Plaintiff and Rikio arrived thereafter. Plaintiff retrieved Rikio's second power of attorney and showed it to Officer Aoki in or around the carport. [Depo. of Aimee Doi at 56, 58; Defs.' CSOF, Martin Decl., Exh. J; Exh. Q at ¶ 11.] Officer Pagan was standing at a distance, near Edmund, Aimee, and Delphine. [Defs.' CSOF, Martin Decl., Exh. R at ¶ 9.]

According to Defendants' version of events: Plaintiff immediately became upset and wasn't listening to the police. Exhibits "H" at 59; "Q" at ¶ 11. The police were trying to make him relax and mellow out but he wasn't willing to listen to reason and was yelling and swearing. Exhibits "H" at 59; "Q" at ¶ 11; "R" at ¶ 10. Officer Aoki instructed Plaintiff not to go towards the other family member, but he refused to follow instructions. Exhibits "Q" at ¶ 11; "K" at 231, 273. Instead, Plaintiff came towards Officer Aoki in an effort to confront the other family members. Exhibits "J"; "K" at 226, 273; "L"; "M["] at 12; "Q" at ¶ 11. Plaintiff stated under oath:

I wanted to leave the garage to check on my father in the care [sic] because it was a hot day. Defendant Aoki prevented me from leaving the garage area, shoved me against a car (emphasis added) . . . Exhibit "M" at 12.

Officer Aoki pushed Plaintiff a single time in order to prevent him from approaching the other family members. Exhibits "J"; "K" at 226, 273; "L"; "M["] at 12; "Q" at ¶ 11. Plaintiff fell on a vehicle and cut his arm. Exhibits "L"; "K" at 226. Alarmingly, after Plaintiff fell on the vehicle, he again came towards Officer Aoki. Exhibits "K" at 279; "Q" at ¶ 12. Officer Aoki had a split second to respond and grabbed the Plaintiff as he approached. Exhibit "Q" at ¶¶ 12-14. Plaintiff claims Officer Aoki put him in a headlock which resulted in him twisting his neck. Exhibit "K" at 280-81. The entire encounter happened very quickly and took less than ten seconds. Exhibits "K" at 233, 281 at ln 6-8.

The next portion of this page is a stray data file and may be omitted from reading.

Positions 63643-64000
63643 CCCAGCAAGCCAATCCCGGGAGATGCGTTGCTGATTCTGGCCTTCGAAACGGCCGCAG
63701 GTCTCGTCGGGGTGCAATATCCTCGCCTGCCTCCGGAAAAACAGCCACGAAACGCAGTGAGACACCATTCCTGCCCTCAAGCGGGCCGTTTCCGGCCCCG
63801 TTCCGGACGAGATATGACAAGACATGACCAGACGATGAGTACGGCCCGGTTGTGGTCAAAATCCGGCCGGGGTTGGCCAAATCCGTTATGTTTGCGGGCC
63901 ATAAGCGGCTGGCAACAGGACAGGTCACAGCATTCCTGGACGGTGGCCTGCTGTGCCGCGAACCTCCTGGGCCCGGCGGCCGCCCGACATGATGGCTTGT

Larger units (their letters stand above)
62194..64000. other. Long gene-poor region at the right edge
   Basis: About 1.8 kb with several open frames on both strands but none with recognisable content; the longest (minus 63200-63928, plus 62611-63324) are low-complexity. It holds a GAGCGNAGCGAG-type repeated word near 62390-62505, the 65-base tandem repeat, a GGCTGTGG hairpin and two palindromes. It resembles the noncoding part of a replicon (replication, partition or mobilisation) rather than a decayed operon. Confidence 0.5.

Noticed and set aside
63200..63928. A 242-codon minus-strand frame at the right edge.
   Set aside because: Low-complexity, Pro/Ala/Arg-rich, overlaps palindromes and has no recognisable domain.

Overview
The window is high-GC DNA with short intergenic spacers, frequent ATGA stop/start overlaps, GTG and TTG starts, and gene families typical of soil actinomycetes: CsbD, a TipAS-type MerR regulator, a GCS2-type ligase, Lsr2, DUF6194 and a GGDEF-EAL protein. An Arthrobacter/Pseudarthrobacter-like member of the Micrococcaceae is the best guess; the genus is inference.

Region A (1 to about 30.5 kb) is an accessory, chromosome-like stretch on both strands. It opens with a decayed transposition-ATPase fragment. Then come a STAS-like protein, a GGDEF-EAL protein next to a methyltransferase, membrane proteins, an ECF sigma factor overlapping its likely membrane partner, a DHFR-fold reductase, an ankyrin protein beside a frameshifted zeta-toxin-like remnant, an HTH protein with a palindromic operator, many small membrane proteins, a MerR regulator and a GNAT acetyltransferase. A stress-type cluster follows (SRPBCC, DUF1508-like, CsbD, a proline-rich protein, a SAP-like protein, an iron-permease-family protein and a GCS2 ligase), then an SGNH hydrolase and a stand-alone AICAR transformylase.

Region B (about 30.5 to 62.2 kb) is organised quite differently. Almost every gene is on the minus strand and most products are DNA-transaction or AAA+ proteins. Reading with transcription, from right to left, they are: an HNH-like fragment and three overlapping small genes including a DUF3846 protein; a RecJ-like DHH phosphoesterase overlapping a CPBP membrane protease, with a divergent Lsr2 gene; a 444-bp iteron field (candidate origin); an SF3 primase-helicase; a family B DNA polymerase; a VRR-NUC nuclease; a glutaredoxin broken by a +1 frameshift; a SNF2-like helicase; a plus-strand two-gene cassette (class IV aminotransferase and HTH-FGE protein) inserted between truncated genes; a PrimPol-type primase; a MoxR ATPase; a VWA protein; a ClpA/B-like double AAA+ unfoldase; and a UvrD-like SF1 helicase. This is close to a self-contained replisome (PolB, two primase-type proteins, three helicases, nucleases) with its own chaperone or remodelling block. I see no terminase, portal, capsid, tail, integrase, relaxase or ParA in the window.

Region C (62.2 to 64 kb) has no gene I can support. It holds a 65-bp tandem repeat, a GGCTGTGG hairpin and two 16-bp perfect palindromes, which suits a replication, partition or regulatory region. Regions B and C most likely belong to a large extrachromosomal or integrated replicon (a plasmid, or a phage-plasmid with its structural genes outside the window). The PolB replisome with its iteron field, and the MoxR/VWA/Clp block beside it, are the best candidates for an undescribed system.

Shortly after [Plaintiff fell] on the vehicle, Rikio opened the car door and began to exit the vehicle. Exhibits "H" at 60; "O" at 33. This caused great concern to the family because Rikio was in his eighties, frail and unsteady on his feet. Exhibits "H" at 46, ln 21-23; "O" at 34. The ground was also uneven with various debris and animal feces. Exhibit "H" at 65-66. Therefore, Delphine rushed to help Rikio walk in the direction of the main house. Exhibit "O" at 34-36. Plaintiff knew Delphine and Rikio were headed towards the house. Exhibit "K" at 293. Delphine also reassured Plaintiff she was just trying to help Rikio so that he wouldn't fall. Exhibit "O" at 34, ln 19-21. Plaintiff responded "Fuck this!" Exhibit "O" at 78.

Plaintiff did not want anyone to have contact with Rikio. Exhibit "K" at 265. Plaintiff began yelling "they no can take my father!" Exhibit "K" at 294. He was yelling "you guys cannot do this." The police repeatedly told Plaintiff to "just stay here". Exhibits "N" at 49-50; "R" at ¶ 11; "Q" at ¶ 14. The police also repeatedly told Plaintiff to calm down, but he continued to swear and refused to listen. Exhibits "R" at ¶ 11; "Q" at ¶ 14; "H" at 60-61; "O" at 34, 36-37. Plaintiff then tried to go towards the other family members. Exhibits "Q" at ¶ 14; "R" at ¶¶ 11-12; "K" at 296-97; "H" at 61; "O" at 34-35; "N" at 49-50. The police were yelling at Plaintiff to "stop!" Exhibit "O" at 35, ln 4. When Plaintiff tried to go towards the other family members, he used force against the police. Exhibits "Q" at ¶ 14; "R" at ¶¶ 11-12; "N" at 50-51; "O" at 34, ln 23; "H" at 61, 63. Plaintiff was yelling, swearing and was very aggressive to the police. He was vicious. Exhibits "H" at 117; "O" at 35, ln 11-20. The Officers were concerned for their own safety as well as others. Exhibits "R" at ¶ 11; "Q" at ¶ 11.

The police had to physically restrain Plaintiff and everyone ended up on the ground. Exhibits "Q" at ¶ 14; "R" at ¶¶ 11-12; "H" at 62-63. Plaintiff is trained in martial arts and is very strong. It took both Officers to hold him down. Exhibits "N" at 50, ln 8-12; "R" at ¶ 12; "H" at 63, ln 14-17.

Even while on the ground, Plaintiff continued to resist and the police repeatedly told him to calm down and "stop resisting". Exhibits "Q" at ¶ 14; "R" at ¶11-¶12; "O" at 38; "K" at 300; "H" at 63, ln 14-25. Instead of following police instructions, Plaintiff swore at the Officers. Exhibit "H" at 64, ln 1-3. [Mem. in Supp. of Motion at 4-7 (internal footnotes omitted).]

Conversely, according to Plaintiff's version of events, Officer Aoki put him in a headlock when he merely leaned to the side of Officer Aoki so that he could see his father:

Defendant Aoki followed Mr. Doi into the garage area where Mr. Doi attempted to show Defendant Aoki the power of attorney while Defendant Aoki stood in front of him. CCSOF 58. Mr. Doi leaned to the side of Defendant Aoki because he wanted to check on his father. CCSOF 14. Without saying anything or giving any other warning, Defendant Aoki shoved Mr. Doi against a car in the garage, which cut Mr. Doi's arm, then rapidly moved to Mr. Doi's side and put Mr. Doi in a headlock and twisted his neck. CCSOF 12, 17. Mr. Doi immediately knew that Defendant Aoki had severely injured his neck. CCSOF 59.